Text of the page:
F. Unique Strings
time limit per test
2 seconds
memory limit per test
256 megabytes
input
standard input
output
standard output

Let's say that two strings $a$ and $b$ are equal if you can get the string $b$ by cyclically shifting string $a$. For example, the strings 0100110 and 1100100 are equal, while 1010 and 1100 are not.

You are given a binary string $s$ of length $n$. Its first $c$ characters are 1-s, and its last $n - c$ characters are 0-s.

In one operation, you can replace one 0 with 1.

Calculate the number of unique strings you can get using no more than $k$ operations. Since the answer may be too large, print it modulo $10^9 + 7$.

Input

The first and only line contains three integers $n$, $c$ and $k$ ($1 \le n \le 3000$; $1 \le c \le n$; $0 \le k \le n - c$) — the length of string $s$, the length of prefix of 1-s and the maximum number of operations.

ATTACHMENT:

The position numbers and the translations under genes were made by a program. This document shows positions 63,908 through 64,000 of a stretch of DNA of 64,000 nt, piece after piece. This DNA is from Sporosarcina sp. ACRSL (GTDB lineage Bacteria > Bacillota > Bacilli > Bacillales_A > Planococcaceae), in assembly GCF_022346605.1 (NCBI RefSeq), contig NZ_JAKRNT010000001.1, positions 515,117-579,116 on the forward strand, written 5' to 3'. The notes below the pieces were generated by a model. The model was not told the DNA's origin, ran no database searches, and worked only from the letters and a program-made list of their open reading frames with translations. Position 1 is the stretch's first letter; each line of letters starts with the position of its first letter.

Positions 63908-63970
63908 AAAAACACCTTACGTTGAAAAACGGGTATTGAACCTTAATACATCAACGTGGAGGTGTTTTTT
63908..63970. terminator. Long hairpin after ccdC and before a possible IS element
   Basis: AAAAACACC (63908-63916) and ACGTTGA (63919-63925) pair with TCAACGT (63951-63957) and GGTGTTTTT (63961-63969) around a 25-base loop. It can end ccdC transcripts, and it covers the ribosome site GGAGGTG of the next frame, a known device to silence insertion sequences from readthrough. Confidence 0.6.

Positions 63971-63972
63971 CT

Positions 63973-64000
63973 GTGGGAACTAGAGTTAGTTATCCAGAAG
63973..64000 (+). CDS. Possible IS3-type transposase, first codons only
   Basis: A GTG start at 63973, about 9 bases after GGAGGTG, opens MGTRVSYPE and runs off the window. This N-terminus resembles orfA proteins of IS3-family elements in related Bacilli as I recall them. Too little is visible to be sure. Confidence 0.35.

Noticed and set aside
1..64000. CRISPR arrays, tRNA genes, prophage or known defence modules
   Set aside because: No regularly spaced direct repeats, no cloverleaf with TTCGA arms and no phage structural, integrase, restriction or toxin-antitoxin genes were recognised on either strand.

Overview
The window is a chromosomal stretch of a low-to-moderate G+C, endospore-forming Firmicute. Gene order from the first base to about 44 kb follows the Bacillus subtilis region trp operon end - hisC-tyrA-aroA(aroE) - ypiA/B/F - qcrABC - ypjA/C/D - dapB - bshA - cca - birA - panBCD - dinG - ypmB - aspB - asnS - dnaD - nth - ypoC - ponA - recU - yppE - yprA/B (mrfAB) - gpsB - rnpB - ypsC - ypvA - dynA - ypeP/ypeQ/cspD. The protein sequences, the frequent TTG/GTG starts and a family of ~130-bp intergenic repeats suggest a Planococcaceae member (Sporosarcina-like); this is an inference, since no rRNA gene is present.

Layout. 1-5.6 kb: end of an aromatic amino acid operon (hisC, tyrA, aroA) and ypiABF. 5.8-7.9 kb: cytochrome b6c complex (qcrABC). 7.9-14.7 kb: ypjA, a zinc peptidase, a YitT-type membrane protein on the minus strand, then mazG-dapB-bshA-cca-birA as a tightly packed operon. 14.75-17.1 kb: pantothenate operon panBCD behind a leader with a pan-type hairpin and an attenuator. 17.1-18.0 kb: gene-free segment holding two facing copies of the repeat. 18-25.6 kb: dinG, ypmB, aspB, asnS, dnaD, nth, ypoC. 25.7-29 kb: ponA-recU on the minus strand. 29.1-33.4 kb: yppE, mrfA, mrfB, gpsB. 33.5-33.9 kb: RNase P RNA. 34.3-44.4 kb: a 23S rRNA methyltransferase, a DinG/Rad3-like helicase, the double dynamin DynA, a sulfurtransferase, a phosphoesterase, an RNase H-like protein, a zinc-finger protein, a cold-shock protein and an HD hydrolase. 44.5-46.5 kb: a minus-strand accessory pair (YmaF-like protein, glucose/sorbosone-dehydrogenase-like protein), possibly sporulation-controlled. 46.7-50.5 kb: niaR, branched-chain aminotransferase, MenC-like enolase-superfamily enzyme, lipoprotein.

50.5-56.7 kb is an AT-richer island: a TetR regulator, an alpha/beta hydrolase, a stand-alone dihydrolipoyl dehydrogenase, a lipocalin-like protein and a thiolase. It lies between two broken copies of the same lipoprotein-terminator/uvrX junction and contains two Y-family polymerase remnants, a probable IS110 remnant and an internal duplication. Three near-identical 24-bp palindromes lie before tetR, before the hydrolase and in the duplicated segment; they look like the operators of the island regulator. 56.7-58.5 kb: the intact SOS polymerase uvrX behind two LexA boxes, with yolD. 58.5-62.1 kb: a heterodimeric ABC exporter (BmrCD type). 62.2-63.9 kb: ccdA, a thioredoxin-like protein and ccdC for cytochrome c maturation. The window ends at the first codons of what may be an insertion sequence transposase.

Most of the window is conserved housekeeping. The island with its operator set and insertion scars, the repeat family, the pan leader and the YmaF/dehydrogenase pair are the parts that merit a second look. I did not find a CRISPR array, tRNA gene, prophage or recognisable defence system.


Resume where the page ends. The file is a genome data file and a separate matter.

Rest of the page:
Output

Print the single integer — the number of unique strings you can achieve performing no more than $k$ operations, modulo $10^9 + 7$.

Examples
Input
1 1 0
Output
1

Input
3 1 2
Output
3

Input
5 1 1
Output
3

Input
6 2 2
Output
7

Input
24 3 11
Output
498062

Note

In the first test case, the only possible string is 1.

In the second test case, the possible strings are: 100, 110, and 111. String 101 is equal to 110, so we don't count it.

In the third test case, the possible strings are: 10000, 11000, 10100. String 10010 is equal to 10100, and 10001 is equal to 11000.